Dutch universities fight publishers over open access @insidehighered
firstname.lastname@example.org's bookmarks 2015-01-12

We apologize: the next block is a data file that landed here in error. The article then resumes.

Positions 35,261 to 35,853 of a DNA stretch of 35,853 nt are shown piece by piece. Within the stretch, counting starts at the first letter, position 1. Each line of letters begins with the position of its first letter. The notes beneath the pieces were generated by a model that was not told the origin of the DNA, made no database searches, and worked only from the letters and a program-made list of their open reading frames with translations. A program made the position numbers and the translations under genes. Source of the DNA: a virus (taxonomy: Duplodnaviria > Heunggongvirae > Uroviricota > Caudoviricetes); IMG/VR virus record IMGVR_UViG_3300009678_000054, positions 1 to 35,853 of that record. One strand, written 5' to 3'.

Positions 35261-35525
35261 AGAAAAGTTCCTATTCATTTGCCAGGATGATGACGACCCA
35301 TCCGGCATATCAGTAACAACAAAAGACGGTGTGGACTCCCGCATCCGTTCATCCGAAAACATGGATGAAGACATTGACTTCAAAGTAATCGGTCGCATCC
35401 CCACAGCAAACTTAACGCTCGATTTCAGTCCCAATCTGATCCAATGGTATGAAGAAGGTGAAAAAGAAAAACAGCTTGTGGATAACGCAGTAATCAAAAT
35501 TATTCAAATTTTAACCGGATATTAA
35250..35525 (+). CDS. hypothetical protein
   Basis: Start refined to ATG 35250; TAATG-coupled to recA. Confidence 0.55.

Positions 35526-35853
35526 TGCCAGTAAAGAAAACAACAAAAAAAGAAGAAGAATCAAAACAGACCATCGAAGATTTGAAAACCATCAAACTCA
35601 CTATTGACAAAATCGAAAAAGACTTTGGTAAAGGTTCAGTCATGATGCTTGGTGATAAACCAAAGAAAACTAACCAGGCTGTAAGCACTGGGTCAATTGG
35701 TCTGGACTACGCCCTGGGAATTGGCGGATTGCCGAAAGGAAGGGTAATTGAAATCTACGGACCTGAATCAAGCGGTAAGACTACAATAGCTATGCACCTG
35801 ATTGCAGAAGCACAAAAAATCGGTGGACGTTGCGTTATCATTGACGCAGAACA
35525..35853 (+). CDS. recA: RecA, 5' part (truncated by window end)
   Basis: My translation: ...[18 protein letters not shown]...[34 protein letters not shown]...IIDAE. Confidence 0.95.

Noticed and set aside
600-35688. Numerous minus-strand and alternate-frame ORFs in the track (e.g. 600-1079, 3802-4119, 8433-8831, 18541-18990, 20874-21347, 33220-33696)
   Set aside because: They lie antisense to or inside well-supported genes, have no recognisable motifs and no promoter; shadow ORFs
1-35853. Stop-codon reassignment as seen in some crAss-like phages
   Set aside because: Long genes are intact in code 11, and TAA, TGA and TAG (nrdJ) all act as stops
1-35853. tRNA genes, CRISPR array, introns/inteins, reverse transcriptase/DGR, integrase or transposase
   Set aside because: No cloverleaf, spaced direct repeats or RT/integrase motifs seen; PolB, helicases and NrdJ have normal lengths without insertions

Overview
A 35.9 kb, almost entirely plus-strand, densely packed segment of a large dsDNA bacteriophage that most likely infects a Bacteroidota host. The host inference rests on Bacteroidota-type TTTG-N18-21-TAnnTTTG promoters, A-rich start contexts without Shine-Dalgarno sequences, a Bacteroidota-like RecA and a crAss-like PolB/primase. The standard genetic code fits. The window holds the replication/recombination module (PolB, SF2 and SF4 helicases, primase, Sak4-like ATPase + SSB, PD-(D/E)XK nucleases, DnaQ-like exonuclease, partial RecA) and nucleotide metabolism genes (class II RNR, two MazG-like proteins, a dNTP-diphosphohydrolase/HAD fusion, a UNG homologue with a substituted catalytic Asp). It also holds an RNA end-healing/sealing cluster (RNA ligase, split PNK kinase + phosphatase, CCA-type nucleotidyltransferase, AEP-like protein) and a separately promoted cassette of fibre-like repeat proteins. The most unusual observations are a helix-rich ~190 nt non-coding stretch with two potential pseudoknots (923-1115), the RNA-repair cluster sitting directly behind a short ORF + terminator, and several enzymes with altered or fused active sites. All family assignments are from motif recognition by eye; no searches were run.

Dutch universities have vowed not to soften their groundbreaking demands for publishers to permit all papers published by their academics to be made open access for no extra charge. In January last year, Sander Dekker, the Dutch minister for education, culture and science, decreed that 60 percent of Dutch research articles must be open access by 2019 and 100 percent by 2024. Dutch university presidents responded by agreeing to make their renewal of subscription deals dependent on publishers taking steps to realize this goal. Gerard Meijer, president of Radboud University and one of the lead negotiators for the Dutch universities, said that in addition to preserving access to their subscription journals, the universities wanted publishers to permit all future articles whose corresponding author has a Dutch affiliation to be published on an open access basis for no extra charge. He said universities were also unwilling to tolerate any more above-inflation price rises. A deal that meets the universities’ requirements was recently made with Springer, the world’s second-largest science journal publisher. Professor Meijer said this showed that the transition to a fully open access business model could be made by traditional publishers. Discussions have also begun with Wiley, Sage and Oxford University Press. But in November, the Association of Universities in the Netherlands, known by the acronym VSNU, revealed that negotiations with Elsevier, the world’s largest science journal publisher, had broken down after the Amsterdam-based firm tabled an offer that 'totally fails to address' the universities’ demands ..."
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